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Posted by Aurino Souza on September 28, 2002 14:43:15 UTC

Hi Alan,

Unfortunately my internet budget is running down.

So is my "internet patience". When discussions start revolving around who wrote what song, or whether one can or cannot label things, that means it's time to move on.

I still enjoy your posts though, the ones I manage to understand anyway.

I had a very similar experience which I called "trapped in a dream". And during this I "woke up" yet in fact it was still a dream.
I actually had quite a battle to get into the "real" reality.


I had some of those dreams myself, it can get quite annoying.

I think this kind of thing may have been quite well documented. (www.lucidity.com or something, maybe)

It's quite amazing how common some experiences are, yet nobody talks about them. Things like communicating with spirits of the dead, extrasensory perception, hauntings, and so on. My grandmother talked about those things as if they were matter of fact, and I used to think she was just an ignorant old woman. But time has shown that the ignorant one was me.

There is a phenomenon called "sleep paralysis"

That's exactly what caused my OBE. I woke up and felt something I never felt before. I mentally sent a command for my legs to move, like we do everyday whenever we want to walk, and my legs just wouldn't move. My first thought was that I was dead.

I think one of the things that can trigger the experience of "leaving your body" is simply the realization that your body is not "you". That's a difficult concept to understand when you try to explain to others, but extremely simple when you experience it.

Not essentially much different from finding it hard to get up in the morning. I guess.

You guessed wrong, I think. Sleep paralysis is completely different, it's not like being lazy or something, it's a weird feeling of being completely disconnected from "physical you" and at the same time realizing "physical you" accounts for very little of "real you".

Crazy stuff...

I think it is possible to document all data one can gather for oneself from such experiences and, not go nuts; but end out some jumps ahead of modern neurology on understanding how humans function.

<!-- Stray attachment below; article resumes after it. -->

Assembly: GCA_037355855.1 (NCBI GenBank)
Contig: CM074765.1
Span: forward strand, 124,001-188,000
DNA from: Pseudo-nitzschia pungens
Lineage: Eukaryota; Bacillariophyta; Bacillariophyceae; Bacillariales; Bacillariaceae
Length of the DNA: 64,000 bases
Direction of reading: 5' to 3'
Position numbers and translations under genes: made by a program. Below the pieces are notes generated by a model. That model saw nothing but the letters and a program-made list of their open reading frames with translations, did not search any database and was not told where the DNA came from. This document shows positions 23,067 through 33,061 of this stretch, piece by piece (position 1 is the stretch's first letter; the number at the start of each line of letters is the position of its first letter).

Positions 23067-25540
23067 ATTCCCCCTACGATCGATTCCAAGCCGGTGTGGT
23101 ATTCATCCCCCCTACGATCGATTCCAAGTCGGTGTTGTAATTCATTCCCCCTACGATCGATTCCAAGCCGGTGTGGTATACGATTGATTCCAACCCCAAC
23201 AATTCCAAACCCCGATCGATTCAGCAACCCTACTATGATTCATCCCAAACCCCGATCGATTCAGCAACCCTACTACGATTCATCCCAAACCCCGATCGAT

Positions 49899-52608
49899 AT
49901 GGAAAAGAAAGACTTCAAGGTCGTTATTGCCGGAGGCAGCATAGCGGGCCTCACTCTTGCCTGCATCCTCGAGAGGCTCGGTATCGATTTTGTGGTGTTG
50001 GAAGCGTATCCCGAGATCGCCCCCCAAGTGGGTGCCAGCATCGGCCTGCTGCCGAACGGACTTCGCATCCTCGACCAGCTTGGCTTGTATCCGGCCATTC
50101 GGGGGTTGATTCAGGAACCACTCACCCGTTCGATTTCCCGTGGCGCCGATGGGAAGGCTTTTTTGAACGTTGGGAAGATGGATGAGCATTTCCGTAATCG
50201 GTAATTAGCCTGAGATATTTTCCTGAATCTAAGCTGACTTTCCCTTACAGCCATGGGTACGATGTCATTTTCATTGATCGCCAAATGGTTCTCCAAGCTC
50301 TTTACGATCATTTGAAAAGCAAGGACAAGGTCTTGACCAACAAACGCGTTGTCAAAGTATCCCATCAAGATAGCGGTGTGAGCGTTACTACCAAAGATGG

I have one such project in mind. I'm tired of seeing those experiences dealt with by irrational people who either take them at face value or dismiss them. The truth must be somewhere inbetween, but apparently not a lot of people are interested in looking at it.

Care to join me? You have my e-mail address, write me for details if you want to participate.

I think one can "keep one's feet on the ground" ideally by chosing the most solid ground there is: I call this "existence". For example, by not denying anything one ever felt or thought; by being open to "what is", more of the fuller picture becomes visible.

My recent criticism on your attitude aside, I do think you know a lot of interesting stuff. It's just that you have to find a more effective way to communicate it. I have the same problem, which is why I don't talk about it much.

My approach was to document what I experienced; and to investigate further. New discoveries can follow, the future becomes freer...

Let me tell you something. I'm extremely curious about drugs, I even have a collection of books about them, all sort of stuff from alcohol to LSD. The only thing I don't know about drugs is, well, whatever it is that you feel when you take them.

Now I have no qualms about actually experimenting with drugs. I think all experiences can at least teach you something. The only reason I never took drugs, and probably never will, is that I know people who take drugs change. As far as I can tell, if I have, say, a LSD experience, in all likelihood I will lose interest in understanding the experience itself, and will become concerned, perhaps obsessed, about the meaning of its contents. And the world is already full of people who know the contents of the LSD experience, so there's nothing I can possibly add.

So it's a hard task. Studying an experience without actually having it is very difficult and extremely limited. On the other hand, having the experience doesn't help at all. But it's still fun to explore the subject.

I think there's a parallel with death. The people who really know the truth about death are the ones who died, but obviously knowing the truth about death automatically prevents you from sharing it with "living" people.

Hmm... that's food for thought, don't you think?

Enjoy,

Aurino

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